'30 Rock': Poppa Mia
This week's "30 Rock" was another episode in which the various plot threads existed more or less independently of one another, but unlike last week's subpar effort, "Mamma Mia" was elevated by several things: Liz's fangirling out on the titular movie and its parallels to Jack's situation, Alan Alda's fantastic (if brief) Alec Baldwin impression and an extended Liz-Pete pairing.
Liz is imploring Jack to find his real father, even though for him, family represents mostly "resentment, guilt, anger [and] Easter egg hunts that turn into knife fights," and he doesn't see why he would want to invite more of that into his life. Liz and her Sims experience finally wear him down, though, and his PI (hooray for Steve Buscemi getting a little more to do this week) brings him a list of three names of men who might be his father.
"It's 'Mamma Mia,'" Liz yelps, then tries to restrain herself: "Don't push it, Liz, let it happen. ... There's gonna be 'Mamma Mia'!" Of all the girly things in the world, I would not have picked that for something the otherwise cynical Liz would be into, and that is part of why the bit is so great. Her enthusiasm for the sappy musical comes pretty much from nowhere ("Maybe we should watch it real quick"), and it's just really funny.
Her enthusiasm, or maybe Jack's weariness of the situation, eventually causes him to accept her plan to lure the three guys -- a Korean gentleman, a man who lost his equipment in World War II and Alan Alda -- to New York under the pretense of a contest so Jack can meet them. Of course it's Alda (or, if you insist, Professor Milton Green) who turns out to be Jack's dad (he was a boarder at Colleen's 50 years back), and of course he and Jack are polar opposites except for their love of a good argument.
And, oh yeah, there's a little wrinkle to their tearful reunion. Despite Liz's assurances that either Milt will walk away or he'll suddenly have a dad and it will be great -- "There's no weird third thing," are her exact words -- there's a weird third thing. Milt needs a kidney, and the look on Jack's face at the revelation of this news is priceless. Hey, Jack, just be glad your dad's name isn't Anthony Cooper.
While Jack is discovering who his dad is, Liz and Pete are trying to figure out if the guy who's claiming to be Tracy's love child really is Tracy's love child. This leads to a long conversation between two of them about how old Tracy might really be -- the evidence against him is that he doesn't know how to use a computer, yells at the TV a lot and his favorite show is "NCIS" ("He might be 70," Liz marvels) -- and how Liz and Pete are really, really awful at judging the age of African-Americans.
The guy calling himself Donald Jordan isn't Tracy's son, and in fact is a year older than Tracy. But he's also not the con artist Pete and Liz assume he is -- he really is opening a dojo, and the magazine subscriptions he sells Kenneth really do benefit a community center ("Kenneth's $80 bought a chess set and a crate of condoms," Tracy says). Tracy knows all this too: "I may hug people too hard and get lost in malls, but I'm not an idiot." But supporting Donald makes him feel good, so he goes along with the ruse.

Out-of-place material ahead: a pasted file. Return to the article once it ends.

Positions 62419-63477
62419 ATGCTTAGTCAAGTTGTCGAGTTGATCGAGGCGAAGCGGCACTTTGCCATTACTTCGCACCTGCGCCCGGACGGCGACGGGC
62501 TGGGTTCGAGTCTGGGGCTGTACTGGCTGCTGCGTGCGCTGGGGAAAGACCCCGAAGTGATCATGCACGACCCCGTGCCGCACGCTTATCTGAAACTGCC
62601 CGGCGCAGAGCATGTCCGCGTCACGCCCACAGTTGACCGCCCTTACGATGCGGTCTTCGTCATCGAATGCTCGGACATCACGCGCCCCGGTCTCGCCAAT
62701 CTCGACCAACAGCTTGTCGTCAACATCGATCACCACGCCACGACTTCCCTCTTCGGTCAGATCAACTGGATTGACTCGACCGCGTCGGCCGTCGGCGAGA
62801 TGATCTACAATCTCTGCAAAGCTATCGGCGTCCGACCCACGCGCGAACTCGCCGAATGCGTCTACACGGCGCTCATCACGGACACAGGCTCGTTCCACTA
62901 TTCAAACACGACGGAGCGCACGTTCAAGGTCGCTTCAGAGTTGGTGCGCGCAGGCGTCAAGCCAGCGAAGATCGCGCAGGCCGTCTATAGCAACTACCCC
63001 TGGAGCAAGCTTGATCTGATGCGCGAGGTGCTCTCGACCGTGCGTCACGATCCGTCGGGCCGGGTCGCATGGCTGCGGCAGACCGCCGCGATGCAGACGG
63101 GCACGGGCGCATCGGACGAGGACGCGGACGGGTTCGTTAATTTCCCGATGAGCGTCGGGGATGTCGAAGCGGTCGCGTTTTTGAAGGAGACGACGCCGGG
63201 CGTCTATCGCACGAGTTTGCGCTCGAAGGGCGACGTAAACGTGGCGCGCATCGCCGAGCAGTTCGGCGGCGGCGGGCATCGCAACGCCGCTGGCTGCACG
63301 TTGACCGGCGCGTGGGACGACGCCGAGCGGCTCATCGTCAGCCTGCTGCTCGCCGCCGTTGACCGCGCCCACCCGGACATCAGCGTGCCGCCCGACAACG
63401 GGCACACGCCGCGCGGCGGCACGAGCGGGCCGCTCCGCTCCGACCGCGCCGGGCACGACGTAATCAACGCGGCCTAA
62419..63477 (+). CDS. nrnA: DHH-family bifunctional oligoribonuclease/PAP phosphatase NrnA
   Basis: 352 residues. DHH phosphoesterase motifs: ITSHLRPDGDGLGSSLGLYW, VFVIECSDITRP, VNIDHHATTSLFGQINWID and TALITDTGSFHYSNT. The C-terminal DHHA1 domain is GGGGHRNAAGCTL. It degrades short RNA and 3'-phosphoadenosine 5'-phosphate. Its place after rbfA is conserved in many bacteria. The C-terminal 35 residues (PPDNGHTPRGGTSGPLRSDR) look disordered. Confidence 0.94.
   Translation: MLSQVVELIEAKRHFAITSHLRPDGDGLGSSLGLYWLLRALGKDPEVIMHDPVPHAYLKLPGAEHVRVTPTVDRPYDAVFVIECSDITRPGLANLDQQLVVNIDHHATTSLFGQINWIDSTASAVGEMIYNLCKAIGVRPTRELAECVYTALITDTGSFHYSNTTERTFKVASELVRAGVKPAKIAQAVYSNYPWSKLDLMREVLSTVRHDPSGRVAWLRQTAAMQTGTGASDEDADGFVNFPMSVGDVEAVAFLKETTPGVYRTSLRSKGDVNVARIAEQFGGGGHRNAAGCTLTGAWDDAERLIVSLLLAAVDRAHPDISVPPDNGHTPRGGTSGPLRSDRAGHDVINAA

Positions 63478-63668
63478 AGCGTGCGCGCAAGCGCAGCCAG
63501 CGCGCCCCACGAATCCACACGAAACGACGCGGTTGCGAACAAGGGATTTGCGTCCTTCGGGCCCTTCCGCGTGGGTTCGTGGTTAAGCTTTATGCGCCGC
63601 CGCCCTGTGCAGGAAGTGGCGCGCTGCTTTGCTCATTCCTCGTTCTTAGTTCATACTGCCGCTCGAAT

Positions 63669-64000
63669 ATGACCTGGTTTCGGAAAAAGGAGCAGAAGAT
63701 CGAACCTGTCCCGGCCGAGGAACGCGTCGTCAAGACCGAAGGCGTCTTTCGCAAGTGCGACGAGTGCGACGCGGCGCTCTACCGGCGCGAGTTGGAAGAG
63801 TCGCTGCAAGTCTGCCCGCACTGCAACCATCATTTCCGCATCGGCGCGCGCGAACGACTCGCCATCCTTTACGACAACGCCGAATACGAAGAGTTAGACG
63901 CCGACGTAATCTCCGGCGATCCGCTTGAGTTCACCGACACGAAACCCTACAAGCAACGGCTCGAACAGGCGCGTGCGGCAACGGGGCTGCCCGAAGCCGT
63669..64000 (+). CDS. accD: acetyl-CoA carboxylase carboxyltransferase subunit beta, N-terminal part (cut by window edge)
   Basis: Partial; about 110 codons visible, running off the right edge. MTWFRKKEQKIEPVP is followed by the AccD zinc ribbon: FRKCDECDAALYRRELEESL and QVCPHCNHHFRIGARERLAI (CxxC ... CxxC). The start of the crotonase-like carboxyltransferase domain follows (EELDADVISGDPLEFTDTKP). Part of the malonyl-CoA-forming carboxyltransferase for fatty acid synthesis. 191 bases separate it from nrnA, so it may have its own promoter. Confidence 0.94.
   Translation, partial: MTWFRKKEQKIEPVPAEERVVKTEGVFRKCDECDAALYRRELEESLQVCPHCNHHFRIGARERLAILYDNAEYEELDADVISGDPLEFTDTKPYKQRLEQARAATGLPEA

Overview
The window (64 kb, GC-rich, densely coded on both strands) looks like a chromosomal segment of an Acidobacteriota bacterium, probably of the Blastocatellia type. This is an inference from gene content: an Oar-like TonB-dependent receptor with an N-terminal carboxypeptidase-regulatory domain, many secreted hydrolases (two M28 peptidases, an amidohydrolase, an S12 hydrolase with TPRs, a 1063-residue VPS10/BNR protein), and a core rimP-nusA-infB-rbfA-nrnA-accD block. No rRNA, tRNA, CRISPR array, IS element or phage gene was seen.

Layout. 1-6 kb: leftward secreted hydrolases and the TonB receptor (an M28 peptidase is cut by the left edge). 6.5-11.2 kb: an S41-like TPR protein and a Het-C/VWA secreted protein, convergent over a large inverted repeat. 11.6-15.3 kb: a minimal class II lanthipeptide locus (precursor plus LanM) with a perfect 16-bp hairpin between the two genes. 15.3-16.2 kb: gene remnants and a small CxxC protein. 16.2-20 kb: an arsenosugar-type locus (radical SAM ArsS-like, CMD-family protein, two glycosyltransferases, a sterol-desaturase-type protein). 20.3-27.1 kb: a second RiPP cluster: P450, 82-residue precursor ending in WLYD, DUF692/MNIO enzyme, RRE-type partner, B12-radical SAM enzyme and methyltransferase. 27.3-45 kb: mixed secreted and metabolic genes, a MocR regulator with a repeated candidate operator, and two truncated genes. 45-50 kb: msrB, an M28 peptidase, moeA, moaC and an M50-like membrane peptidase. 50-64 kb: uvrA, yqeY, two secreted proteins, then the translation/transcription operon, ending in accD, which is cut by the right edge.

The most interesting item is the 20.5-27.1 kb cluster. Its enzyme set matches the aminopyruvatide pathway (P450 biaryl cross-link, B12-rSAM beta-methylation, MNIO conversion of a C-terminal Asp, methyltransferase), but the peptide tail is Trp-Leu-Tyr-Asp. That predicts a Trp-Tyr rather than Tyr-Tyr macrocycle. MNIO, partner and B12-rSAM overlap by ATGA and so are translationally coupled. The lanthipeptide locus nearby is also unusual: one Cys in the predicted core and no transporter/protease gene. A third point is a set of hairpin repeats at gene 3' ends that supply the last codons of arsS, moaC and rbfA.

OK, fine. Not much of a wrapup to that one, but I'll live with that because: the totally unfair Lutz-Donald karate fight and Kenneth knowing the lyrics to both "It Takes 2" and whatever thing about maidens and knights Tracy was singing (Google was no help in telling me if that was a real song; anyone know?).
That's a dealbreaker
In the inevitably underserved C-story, Jenna is getting lots of notice for a catchphrase -- "That's a dealbreaker, ladies" -- that Liz wrote, and Liz is resentful (though shouldn't she be used to that by now?) that she's not getting recognized too. Jenna lets Liz tag along to a photo shoot, and it allows for some good physical comedy from both actresses. Tina Fey gets the bigger stuff as Liz fails to heed Jenna's advice and uses the props ("Oh boy -- they went for birthing the chicken on the toilet"), but my favorite moment was Jenna just letting the rubber chicken bounce off her -- "Nice try, pal ... I'm staying serious and horny."
More good things from "Mamma Mia" (obvious commercial tie-in at the end of the episode not included):
- "Come on in, Jack. I'm just practicing sitting."
- Jack acquiesces to the "Mamma Mia" plan: "All right, I'll meet them, but that's all I'm promising." Liz: "And all I'm promising is a madcap musical romp, dot dot dot, fun, dot dot dot, good. ... That was on the poster."
- Liz on how she pulls an all-nighter: "I write till 4 in the morning, eating dry fistfuls of Raisin Bran to stay awake. Which, by the way, is how I'm able to ride the fart train to work every day."
- Liz assures Jack that if things don't work out with Milt, he can just go back to being Jack Donaghy, which is pretty nice in its own right. "Thank you," he replies. "My hair just dries like this."
- "I like S&M magazines -- that's my abbreviation for super and magical." Kenneth Ellen Parcell, ladies and gentlemen.
What did you think of this week's "30 Rock"? How do you like the dynamic between Alec Baldwin and Alan Alda?